Let’s Tune In To The EU’s Periphery: Hungary Faces EU Backlash Over Sovereignty Law

The European Commission is concerned once again about legislation in Hungary. This time, it regards a new sovereignty law.

Let’s Tune In To The EU’s Periphery: Spanish PM Sanchez Faces Surprising Political Setback 

Spanish Prime Minister was unsuccessful in passing an amnesty bill which is important in order to maintain the coalition government. It will be nearly impossible to create a version of the bill that will receive enough votes to be passed.

Essequibo Escalation: From Historical Dispute to Modern-day Tensions and the Specter of Military Action

The Venezuela-Guyana Essequibo dispute reignited in 2015 with ExxonMobil’s oil discovery, escalating under Maduro’s sovereignty claims. Recent actions include a contentious referendum and military exercises. Historical efforts temporarily eased tensions, but post-2015 incidents strained relations. Analysts view a Venezuelan military move as improbable, given global opposition, economic challenges, and unfavorable court rulings. Tensions persist, but military actions seem driven more by domestic considerations than a genuine threat.

From COP Host to OPEC+ Entrant: Brazil’s Strategic Diplomatic Dance

The article analyzes the unexpected nature of Brazil’s decision to join OPEC+. It does so by highlighting President Lula’s environmental commitments and Brazil’s growing role on the international stage.


In the wake of a seismic electoral shift that saw libertarian candidate Javier Milei triumph over the leftist Peronist governance in Argentina, the political landscape of the nation has undergone a profound transformation. As the defeated Peronist party grapples with internal dissent and finger-pointing, the emergence of prominent figures like Guillermo Moreno signals a potential ideological realignment within the traditional leftist stronghold.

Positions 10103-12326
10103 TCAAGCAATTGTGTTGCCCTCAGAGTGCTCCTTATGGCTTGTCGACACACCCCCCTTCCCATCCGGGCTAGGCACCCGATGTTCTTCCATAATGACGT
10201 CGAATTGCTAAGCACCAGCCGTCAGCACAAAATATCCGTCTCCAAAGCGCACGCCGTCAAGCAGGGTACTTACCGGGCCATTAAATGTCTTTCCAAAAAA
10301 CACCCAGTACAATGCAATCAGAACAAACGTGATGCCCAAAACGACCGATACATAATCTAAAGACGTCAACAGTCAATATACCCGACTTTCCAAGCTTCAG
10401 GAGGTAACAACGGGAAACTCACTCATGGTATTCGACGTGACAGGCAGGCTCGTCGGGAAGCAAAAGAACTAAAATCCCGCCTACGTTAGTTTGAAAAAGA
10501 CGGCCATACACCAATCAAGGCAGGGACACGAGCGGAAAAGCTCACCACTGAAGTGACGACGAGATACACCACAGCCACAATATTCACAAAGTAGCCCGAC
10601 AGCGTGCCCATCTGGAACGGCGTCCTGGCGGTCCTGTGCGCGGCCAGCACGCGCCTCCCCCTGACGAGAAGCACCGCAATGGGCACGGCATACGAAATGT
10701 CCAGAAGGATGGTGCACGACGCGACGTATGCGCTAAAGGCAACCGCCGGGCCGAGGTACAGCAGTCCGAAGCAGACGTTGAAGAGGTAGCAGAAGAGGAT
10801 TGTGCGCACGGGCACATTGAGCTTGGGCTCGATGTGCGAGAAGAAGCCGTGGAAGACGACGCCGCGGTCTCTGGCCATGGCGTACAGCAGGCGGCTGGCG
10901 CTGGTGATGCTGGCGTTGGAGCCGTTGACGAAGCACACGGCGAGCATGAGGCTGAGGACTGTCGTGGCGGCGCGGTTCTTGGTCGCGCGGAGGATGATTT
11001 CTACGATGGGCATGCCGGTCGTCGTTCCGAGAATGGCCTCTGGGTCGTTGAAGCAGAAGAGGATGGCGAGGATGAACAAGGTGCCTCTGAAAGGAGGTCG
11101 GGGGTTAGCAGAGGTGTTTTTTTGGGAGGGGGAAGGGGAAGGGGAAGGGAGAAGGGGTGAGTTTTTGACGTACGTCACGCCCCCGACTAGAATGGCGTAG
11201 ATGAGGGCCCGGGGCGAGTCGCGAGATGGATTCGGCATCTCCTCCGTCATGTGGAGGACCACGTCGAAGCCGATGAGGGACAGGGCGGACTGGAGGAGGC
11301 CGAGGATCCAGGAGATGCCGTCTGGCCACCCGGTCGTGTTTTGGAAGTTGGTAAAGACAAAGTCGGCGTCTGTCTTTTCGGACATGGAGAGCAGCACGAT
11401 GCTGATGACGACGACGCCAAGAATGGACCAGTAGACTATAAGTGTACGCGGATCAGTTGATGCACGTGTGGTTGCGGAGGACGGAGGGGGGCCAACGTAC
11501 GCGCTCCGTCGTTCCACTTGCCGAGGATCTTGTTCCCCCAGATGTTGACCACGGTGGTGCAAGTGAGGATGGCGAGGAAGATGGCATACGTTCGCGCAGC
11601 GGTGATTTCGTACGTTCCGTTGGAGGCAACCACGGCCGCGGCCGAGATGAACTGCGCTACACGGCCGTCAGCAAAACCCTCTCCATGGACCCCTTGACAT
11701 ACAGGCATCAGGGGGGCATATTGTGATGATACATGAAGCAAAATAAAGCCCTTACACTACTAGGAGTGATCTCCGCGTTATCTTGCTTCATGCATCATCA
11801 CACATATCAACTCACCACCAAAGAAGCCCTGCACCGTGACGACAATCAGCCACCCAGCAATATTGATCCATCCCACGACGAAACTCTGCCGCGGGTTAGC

Let’s Tune In To The EU’s Periphery: Spain Recognizes Kosovo Passports

Spain did a 180 degree turn and decided to recognize Kosovo passports. This means that anyone with a Kosovo passport will be able to travel throughout the Schengen area without a visa, considerably strengthening Kosovo passports.

Sudan: Eight Months of Civil War

More than 9,000 civilians have been murdered since the start of fighting in April, and 7.1 million people have been forced from their homes, resulting in the world’s largest displacement crisis ever. Reports from the village of Ardamata reveal that the RSF launched an ethnically-motivated attack against Masalit civilians, resulting in the murder and displacement of the town’s population. Human Rights Watch warn that this is a sign of ethnically targeted killings against the Masalit.

A Culture War Won’t Save the Conservatives

The UK’s ruling Conservative Party faces certain defeat ahead of the next general election, with electoral losses and lagging opinion polls. The adoption of a US-style ‘culture war’ strategy may be a desperate attempt to regain ground, but critics feel it distracts from vital issues like the NHS and the economy. The party’s focus on social and cultural issues aligns with the populist right, raising questions about the party’s direction.

Let’s Tune In To The EU’s Periphery: Romania And Bulgaria Partially Join Schengen Area

Bulgaria and Romania will finally be in the Schengen Area… partially. Air and Water controls will no longer be enforced yet land controls will not yet be abolished.